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Seeing Beyond the Tumbleweeds

The Rev. Lori Walton

In the southeast portion of Washington state, along highway 260, traffic came to a standstill for 10 hours on New Year’s Eve.  It wasn’t snow, it wasn’t rain, it wasn’t a big accident that caused the standstill.  Instead, what forced miles of cars to stop driving were hundreds and hundreds of tumbleweeds.  Tumbleweeds.  Like in the western movies we grew up with.  Tumbleweeds are the last stage of the life cycle of plants commonly known as Russian thistle.  They spread by breaking off and bounding away, flinging seeds wherever the wind carries them.

This portion of the highway in Washington state is not foreign to tumbleweeds, but so many of these break-away skeletal plant spheres bouncing onto the highway at once was an odd occurrence.  According to the story by Jessica Leigh Hester, writing for Atlas Obscura, “The drivers braked, but the tumbleweeds kept coming, and they quickly blanketed the road and piled up between the cars. Within 30 minutes, vehicles were “completely encased,” … The tumbleweeds gathered along a strip of road roughly the length of three football fields, and some heaps reached 20 feet high, Thorson says, tall enough to swallow an 18-wheel semi truck.” As cars were covered, paint was scraped off their bodies and drivers were trapped inside their vehicles.  Even if they could open their doors to get out, they could not navigate the tumbleweeds without risking grave injury from the thorny and sharp weeds.  Eventually, snow plows arrived and workers cleared the highway of these pesky weeds, and everyone went along their way. [1]

I read this story a few weeks ago and the image of hundreds of tumbleweeds covering occupied vehicles, making it impossible for drivers to exit their cars or to even see beyond the weeds, has stuck with me.  These days, I often feel as if I am sitting alone in the midst of limited vision due to chaos outside, tumbleweeds bouncing around in the wind.  Along the road, a tumbleweed passes by and it might be a curious sight, but these days, it is as if these tumbleweeds just keep coming, one after another, until they’ve piled up and I am at a standstill.  Have you ever felt this way?  Like the world is offering one dead weed after another?  Like you’re sitting alone in a car unable to exit and unable to see the drivers in the other cars?  It could just be me, but whether you’ve felt this way or not, I think we can agree that there are an awful lot of tumbleweeds in our world, empty and useless circles of nothing clogging things up.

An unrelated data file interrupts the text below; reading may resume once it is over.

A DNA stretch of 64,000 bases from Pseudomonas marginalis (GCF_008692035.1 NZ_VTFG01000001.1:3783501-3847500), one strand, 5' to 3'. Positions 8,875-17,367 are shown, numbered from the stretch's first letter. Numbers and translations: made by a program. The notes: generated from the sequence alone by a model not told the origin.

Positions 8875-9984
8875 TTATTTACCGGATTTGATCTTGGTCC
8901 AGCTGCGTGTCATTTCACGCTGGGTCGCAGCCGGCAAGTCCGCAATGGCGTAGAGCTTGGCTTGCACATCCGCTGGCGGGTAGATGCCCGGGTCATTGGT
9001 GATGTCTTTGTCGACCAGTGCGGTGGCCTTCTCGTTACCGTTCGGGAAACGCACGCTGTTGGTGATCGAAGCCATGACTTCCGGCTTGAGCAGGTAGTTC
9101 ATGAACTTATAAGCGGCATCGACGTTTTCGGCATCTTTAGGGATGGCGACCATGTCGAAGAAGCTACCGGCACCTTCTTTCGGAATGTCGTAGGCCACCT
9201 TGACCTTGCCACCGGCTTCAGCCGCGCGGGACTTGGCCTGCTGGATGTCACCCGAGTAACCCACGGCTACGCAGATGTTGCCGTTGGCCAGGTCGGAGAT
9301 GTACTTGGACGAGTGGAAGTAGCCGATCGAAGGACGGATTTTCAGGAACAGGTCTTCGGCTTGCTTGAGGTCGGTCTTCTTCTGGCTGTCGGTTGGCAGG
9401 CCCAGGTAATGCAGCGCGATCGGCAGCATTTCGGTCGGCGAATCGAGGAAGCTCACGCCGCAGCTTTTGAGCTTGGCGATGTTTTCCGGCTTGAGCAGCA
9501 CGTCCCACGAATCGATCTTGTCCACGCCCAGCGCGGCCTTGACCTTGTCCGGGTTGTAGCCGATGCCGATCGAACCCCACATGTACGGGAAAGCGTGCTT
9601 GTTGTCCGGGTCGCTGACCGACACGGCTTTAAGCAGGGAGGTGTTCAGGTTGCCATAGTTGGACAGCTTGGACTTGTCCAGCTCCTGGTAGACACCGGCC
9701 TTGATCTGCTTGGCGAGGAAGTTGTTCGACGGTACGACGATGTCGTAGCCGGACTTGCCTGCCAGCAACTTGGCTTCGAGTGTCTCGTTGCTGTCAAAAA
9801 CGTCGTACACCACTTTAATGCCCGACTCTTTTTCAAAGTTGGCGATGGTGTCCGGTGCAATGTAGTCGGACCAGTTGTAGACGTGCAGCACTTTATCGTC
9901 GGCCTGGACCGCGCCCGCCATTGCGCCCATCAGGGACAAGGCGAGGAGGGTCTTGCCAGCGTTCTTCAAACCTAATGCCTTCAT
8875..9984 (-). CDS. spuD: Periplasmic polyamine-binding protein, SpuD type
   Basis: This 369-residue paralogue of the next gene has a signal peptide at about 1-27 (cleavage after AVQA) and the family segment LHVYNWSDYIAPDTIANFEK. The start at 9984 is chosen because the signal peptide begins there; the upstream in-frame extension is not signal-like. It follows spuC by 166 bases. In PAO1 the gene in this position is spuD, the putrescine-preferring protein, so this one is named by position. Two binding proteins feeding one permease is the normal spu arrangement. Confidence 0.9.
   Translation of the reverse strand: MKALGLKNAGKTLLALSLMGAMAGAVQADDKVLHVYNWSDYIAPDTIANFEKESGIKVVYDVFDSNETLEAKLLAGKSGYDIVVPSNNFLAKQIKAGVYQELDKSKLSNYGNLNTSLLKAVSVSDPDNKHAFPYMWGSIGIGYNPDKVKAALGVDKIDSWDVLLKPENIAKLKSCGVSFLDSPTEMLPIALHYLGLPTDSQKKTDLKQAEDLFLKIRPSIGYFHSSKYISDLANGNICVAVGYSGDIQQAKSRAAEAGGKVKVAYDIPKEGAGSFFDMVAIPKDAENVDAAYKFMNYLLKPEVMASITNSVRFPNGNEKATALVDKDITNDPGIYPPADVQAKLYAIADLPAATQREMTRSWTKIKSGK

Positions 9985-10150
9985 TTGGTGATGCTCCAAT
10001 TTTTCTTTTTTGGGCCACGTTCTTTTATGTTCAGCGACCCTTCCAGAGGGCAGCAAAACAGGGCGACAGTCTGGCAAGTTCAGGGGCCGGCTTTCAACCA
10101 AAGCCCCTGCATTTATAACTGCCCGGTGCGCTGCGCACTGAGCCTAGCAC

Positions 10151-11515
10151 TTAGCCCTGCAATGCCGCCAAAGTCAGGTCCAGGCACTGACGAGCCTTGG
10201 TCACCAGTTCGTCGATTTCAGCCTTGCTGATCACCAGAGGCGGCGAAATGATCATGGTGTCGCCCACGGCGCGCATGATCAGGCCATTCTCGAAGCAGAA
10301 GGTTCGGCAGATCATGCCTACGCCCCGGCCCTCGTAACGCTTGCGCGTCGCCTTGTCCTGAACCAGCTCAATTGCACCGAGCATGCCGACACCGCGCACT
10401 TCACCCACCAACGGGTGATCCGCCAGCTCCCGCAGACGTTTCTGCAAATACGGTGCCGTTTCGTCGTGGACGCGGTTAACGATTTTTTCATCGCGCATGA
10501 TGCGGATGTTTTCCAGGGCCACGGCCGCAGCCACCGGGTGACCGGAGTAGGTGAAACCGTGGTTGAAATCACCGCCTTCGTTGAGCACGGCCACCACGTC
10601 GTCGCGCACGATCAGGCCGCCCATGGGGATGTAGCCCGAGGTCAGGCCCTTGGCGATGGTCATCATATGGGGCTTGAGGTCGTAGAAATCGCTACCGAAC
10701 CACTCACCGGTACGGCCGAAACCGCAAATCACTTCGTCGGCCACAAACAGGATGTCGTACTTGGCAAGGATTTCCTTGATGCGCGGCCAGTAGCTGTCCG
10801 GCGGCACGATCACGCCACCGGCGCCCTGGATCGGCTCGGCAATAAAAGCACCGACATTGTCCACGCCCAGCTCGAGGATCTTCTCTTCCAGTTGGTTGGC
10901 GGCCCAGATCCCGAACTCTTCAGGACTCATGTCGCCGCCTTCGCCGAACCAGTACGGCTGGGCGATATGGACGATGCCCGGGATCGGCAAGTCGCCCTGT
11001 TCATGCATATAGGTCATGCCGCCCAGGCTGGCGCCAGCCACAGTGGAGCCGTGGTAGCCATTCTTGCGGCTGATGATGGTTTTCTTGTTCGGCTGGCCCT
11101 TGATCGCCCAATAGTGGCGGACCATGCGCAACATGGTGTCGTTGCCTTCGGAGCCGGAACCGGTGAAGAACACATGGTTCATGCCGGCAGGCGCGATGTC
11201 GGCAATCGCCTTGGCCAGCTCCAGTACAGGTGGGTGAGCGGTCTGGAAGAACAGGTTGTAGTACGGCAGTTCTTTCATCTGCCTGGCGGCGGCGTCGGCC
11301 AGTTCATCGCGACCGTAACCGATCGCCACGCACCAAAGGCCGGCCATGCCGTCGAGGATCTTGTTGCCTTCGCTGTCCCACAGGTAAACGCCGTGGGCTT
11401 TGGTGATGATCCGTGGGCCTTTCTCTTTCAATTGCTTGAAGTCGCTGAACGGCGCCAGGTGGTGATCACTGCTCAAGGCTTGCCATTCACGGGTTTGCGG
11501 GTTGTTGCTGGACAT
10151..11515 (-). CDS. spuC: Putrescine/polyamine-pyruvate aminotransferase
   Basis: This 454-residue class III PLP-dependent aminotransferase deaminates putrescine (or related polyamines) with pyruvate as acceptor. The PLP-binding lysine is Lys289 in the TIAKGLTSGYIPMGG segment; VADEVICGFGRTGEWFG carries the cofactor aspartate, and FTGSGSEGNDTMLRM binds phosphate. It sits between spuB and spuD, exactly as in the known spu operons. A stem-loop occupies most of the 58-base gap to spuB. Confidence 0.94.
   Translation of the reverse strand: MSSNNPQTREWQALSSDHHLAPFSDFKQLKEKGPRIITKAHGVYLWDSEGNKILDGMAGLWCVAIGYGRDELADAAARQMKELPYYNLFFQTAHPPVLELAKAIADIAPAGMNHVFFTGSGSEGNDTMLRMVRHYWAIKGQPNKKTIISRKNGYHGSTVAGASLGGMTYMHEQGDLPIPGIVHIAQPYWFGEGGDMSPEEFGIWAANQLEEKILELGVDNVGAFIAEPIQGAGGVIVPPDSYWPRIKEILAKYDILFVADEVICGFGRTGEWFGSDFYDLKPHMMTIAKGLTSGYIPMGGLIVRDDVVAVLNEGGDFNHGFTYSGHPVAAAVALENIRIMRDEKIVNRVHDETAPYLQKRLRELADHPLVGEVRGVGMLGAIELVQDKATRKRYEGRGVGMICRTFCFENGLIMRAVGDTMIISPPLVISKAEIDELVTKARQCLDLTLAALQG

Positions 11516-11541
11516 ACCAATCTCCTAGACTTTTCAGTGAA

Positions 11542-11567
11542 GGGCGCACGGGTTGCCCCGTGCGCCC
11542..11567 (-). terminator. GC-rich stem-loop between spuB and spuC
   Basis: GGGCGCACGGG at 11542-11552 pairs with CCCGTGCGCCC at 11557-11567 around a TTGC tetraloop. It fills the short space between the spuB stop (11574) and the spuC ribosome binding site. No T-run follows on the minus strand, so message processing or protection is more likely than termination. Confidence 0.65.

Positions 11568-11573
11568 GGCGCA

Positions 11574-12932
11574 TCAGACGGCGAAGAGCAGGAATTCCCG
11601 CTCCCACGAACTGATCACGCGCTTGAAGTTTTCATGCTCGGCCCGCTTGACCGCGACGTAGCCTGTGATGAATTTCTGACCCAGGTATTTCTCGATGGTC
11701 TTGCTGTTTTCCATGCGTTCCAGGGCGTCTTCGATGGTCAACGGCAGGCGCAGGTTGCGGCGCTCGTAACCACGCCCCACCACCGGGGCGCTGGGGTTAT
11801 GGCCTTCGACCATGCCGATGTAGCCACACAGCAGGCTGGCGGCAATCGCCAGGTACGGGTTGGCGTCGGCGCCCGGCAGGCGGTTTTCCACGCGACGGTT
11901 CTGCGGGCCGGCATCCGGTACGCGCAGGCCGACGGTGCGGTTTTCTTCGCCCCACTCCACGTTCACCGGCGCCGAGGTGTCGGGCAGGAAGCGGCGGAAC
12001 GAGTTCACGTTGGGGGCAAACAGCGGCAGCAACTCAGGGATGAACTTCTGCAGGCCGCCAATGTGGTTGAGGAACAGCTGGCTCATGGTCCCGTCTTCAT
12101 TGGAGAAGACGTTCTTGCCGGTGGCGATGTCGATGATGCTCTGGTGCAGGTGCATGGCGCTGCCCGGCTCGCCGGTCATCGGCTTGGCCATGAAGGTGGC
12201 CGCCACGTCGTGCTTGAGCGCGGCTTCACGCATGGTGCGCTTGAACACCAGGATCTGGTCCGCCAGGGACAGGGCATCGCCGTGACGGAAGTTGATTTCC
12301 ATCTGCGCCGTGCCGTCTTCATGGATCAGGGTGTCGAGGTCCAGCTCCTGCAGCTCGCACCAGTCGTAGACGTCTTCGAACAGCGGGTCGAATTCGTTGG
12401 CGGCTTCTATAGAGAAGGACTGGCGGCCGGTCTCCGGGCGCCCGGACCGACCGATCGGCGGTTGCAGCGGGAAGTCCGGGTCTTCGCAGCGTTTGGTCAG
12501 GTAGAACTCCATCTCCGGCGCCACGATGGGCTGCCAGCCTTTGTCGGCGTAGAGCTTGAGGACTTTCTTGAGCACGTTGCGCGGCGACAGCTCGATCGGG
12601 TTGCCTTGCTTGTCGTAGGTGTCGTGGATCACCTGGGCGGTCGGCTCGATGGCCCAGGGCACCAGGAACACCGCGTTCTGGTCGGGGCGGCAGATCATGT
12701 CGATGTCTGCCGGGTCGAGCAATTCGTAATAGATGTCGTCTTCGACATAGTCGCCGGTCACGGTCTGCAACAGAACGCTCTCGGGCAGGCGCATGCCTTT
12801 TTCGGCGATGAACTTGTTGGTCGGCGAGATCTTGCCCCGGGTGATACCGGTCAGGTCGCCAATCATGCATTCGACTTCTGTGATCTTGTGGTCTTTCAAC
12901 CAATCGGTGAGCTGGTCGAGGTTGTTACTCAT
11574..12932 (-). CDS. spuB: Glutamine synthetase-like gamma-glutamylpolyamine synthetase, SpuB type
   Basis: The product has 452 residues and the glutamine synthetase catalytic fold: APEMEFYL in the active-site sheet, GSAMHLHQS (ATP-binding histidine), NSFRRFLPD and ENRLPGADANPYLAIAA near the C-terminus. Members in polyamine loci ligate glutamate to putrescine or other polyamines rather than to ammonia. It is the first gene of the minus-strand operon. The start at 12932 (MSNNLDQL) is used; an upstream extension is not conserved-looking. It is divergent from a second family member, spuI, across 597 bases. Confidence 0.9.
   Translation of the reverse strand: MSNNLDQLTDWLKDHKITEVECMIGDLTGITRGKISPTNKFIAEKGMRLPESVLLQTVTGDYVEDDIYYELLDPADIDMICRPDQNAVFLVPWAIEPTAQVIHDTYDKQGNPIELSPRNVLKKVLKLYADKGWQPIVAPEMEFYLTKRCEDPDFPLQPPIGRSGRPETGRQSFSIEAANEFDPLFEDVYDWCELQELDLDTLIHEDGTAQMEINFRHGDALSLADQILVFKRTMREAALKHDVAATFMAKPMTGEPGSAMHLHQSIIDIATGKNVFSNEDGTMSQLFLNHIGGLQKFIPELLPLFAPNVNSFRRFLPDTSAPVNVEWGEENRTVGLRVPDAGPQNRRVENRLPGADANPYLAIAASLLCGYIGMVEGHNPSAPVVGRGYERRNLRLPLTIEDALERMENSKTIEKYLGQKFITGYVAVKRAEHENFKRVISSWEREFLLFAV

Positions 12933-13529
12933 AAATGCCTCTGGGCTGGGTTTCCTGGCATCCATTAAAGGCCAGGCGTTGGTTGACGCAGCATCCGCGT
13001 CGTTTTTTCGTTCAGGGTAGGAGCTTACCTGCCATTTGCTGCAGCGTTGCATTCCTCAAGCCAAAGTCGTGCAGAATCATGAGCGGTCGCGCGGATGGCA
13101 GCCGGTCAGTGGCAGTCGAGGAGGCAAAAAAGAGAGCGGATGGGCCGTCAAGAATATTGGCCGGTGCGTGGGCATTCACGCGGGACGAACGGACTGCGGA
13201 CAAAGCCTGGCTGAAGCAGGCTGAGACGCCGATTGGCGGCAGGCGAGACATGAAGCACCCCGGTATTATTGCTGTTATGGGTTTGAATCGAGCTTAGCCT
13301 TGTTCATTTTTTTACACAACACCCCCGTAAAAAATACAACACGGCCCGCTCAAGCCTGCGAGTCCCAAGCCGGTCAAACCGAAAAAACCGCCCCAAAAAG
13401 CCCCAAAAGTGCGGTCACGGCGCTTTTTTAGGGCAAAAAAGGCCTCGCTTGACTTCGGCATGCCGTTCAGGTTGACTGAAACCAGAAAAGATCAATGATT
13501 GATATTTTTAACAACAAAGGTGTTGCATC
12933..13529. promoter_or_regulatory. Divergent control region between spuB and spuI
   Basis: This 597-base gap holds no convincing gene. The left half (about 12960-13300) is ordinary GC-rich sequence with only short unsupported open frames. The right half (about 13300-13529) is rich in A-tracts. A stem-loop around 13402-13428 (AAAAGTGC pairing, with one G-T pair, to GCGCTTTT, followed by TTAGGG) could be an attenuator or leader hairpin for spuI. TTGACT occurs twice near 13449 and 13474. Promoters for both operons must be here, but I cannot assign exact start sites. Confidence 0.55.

While tumbleweeds blocked the highway, remember all of the nourishment and sustenance given to us, countering these distractions: living water, manna from heaven, the bread of life, loaves and fishes, wine from water, I could go on.  We need not get stuck in the distractions of what does not feed us.  We are gifted with a tradition and a religion that allows us to connect deeply to our sacred stories, stories that will create community and bring us to the other side of isolation.  Stories that will feed our souls.  Stories that will open wide our eyes so that we might see beyond the tumbleweeds.

Personally, I need these images of LIFE in my world.  I need to be reminded of the deep wells of nourishment within my reach, as close as my bible or my prayer to God.  Maybe you need to be reminded as well.  May your road be clear of tumbleweeds and filled with the life-giving and life-altering presence of the Living God, found in water, manna, bread.